For the quantitative image analysis, three representative locations were chosen in the coronal and axial planes (Supplementary Figure 3). For the coronal plane, images showing both the external iliac and femoral arteries at the level where multiple small bowel loops are visible, aortic bifurcation, and kidneys at the level where the ascending and descending colons are visible were chosen to calculate the SNR in the anterior, middle, and posterior portions of the abdominal cavity, respectively. For the axial plane, images at the level of the superior mesenteric artery, aortic bifurcation, and pelvic cavity showing superior gluteal veins were chosen to calculate the SNR in the upper, middle, and lower portions of the abdominal cavity, respectively. The SNR was calculated by dividing the mean signal of the slice by the estimated noise levels given in the standard deviations.22 The noise levels were estimated using a hybrid discrete wavelet transform and edge information removal-based algorithm, which assumes that the energy of noise is equally distributed in sub-bands of wavelet coefficients but the energy of an image is mostly confined in low-low, low-high, and high-low sub-bands (Supplementary Figure 4).23 We implemented the method using NumPy, pydicom, cv2, and pywt packages in Python (version 3.7.9).

Statistical analysis

In the qualitative analysis, mean scores for overall image quality, contrast, sharpness and presence of motion artifacts, blurring, and synthetic appearance in the three image sets measured by the two readers were compared using Friedman’s test in the axial and coronal planes, respectively. If there was any significant difference between the three image groups, Bonferroni corrections were applied for multiple comparisons. The interobserver agreement of each score between the two readers was evaluated using quadratic weighted kappa coefficients. The kappa estimate was considered poor for k < 0.21, fair for k = 0.21–0.40, moderate for k = 0.41–0.60, good for k = 0.61–0.80, and excellent for k = 0.81–1.00.24 As the MRI images analyzed in this study were primarily used in real clinical practice, it was relatively unlikely that they were non-diagnostic images with very low-quality scores, of which the data distribution might be highly consistent and deviated. Therefore, when the weighted kappa values were not estimable because the data distribution of scores was too skewed, the overall proportion of agreement was calculated.25,26 In the quantitative analysis, a repeated-measures analysis of variance with a Greenhouse–Geisser correction was used to compare SNRs between the three image sets. For data with a non-normal distribution, the Friedman test was performed, and the Shapiro–Wilk test was used to check if a variable followed a normal distribution. Bonferroni’s method was applied in the post-hoc test. All statistical analyses were performed using SPSS version 25.0 (IBM Corp.) and MedCalc version 18 (MedCalc Software) software. Statistical significance was set at a value of P < 0.05.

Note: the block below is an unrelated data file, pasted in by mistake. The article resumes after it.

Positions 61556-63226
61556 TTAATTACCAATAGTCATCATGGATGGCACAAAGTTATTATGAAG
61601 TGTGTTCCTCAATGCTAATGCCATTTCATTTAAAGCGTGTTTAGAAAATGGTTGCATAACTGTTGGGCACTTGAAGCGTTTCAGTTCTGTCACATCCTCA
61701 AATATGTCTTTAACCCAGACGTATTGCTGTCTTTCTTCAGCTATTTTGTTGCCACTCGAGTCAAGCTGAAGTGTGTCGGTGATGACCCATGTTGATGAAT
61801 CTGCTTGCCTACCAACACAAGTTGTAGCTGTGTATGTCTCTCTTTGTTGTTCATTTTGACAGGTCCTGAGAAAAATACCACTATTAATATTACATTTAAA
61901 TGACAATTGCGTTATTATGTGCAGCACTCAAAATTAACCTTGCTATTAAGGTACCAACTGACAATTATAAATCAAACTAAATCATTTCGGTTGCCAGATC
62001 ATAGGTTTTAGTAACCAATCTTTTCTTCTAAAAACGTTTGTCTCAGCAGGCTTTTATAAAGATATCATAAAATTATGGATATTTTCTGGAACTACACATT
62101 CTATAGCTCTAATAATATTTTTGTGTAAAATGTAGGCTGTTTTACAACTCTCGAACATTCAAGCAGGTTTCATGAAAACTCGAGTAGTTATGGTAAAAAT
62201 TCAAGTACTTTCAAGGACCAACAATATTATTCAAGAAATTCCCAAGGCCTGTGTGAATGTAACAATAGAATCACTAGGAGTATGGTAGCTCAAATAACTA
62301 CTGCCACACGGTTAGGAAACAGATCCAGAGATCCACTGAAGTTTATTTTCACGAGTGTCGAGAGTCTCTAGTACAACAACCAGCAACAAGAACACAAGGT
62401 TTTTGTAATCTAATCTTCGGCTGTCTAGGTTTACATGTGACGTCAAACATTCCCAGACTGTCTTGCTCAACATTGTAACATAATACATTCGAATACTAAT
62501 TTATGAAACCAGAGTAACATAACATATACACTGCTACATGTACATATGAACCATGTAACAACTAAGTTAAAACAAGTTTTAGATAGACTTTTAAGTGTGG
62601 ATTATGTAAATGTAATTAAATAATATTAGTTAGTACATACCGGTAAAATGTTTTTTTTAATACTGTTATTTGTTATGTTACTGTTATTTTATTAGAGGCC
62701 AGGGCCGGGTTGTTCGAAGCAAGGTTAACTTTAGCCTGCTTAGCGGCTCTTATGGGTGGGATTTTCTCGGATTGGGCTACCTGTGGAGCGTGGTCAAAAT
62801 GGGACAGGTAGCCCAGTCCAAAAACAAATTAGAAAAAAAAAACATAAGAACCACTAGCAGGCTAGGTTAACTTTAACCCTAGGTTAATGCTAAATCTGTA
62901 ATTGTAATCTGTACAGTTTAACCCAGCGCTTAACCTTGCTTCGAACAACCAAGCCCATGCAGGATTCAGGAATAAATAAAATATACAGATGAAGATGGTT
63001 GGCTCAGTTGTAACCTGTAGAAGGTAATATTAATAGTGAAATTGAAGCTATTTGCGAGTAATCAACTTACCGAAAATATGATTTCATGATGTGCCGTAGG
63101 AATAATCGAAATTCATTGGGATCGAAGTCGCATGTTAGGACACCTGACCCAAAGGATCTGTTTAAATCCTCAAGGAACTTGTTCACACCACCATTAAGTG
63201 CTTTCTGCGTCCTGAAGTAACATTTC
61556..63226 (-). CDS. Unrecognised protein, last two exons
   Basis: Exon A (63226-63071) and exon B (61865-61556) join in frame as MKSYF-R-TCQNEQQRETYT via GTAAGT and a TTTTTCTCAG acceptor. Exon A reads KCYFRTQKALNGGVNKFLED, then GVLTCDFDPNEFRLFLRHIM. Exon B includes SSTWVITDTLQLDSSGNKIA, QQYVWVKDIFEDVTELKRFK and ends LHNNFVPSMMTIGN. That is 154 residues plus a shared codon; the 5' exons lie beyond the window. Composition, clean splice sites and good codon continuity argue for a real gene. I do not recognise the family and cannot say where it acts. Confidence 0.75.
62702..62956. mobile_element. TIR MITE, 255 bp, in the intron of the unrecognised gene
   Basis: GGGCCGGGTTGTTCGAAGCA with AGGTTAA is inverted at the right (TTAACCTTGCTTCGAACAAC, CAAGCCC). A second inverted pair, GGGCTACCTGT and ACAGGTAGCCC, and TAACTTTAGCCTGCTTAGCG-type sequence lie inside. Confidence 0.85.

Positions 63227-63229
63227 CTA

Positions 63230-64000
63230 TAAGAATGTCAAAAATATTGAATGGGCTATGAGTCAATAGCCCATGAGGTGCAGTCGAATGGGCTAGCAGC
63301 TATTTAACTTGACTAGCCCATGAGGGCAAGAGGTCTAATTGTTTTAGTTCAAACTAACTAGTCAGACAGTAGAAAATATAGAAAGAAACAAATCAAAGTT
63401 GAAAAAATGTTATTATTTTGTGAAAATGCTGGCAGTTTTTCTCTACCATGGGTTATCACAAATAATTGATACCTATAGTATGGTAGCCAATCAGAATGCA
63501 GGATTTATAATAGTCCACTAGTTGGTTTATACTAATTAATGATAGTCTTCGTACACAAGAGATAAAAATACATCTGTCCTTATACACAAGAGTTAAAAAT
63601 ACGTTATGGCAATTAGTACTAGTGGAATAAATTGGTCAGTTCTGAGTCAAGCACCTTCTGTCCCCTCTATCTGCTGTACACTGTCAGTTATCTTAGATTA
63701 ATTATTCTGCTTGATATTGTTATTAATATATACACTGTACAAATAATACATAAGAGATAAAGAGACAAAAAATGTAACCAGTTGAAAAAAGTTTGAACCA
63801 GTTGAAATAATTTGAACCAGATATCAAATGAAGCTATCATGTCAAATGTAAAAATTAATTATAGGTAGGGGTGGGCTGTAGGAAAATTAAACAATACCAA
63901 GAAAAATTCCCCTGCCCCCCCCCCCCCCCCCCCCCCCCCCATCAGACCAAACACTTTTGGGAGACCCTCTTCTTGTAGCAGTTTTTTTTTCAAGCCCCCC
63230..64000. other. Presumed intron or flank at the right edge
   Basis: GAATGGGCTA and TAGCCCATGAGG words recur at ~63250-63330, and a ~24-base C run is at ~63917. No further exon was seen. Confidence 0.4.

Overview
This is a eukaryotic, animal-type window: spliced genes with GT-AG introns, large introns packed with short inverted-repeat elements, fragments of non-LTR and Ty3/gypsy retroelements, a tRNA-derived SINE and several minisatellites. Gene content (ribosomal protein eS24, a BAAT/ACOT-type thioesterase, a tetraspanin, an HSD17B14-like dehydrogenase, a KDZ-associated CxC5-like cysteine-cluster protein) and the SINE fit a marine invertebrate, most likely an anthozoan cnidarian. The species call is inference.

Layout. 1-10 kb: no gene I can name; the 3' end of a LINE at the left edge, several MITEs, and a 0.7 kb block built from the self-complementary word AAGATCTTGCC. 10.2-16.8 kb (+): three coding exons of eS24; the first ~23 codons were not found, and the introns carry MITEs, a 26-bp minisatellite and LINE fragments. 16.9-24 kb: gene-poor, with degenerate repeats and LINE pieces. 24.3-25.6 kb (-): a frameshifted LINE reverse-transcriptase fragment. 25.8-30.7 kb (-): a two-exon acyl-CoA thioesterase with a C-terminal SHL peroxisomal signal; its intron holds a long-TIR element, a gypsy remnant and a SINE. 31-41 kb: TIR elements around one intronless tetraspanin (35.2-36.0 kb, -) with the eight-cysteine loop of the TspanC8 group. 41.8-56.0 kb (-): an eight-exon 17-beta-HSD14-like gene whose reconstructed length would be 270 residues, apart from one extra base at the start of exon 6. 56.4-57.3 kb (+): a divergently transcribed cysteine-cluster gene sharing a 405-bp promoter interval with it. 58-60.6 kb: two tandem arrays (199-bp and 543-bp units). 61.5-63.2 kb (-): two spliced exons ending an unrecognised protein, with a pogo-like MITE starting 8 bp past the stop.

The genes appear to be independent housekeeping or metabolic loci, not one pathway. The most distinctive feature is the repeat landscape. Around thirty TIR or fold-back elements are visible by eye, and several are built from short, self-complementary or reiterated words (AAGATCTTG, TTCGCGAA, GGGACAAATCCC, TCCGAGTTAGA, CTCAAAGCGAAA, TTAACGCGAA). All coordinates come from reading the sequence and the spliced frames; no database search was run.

Patient characteristics

The characteristics of the study population are summarized in Supplementary Table 1. Four patients had a history of bowel surgery due to CD complications. The mean scan time was 15.86 ± 1.14 seconds (range: 14–18 seconds).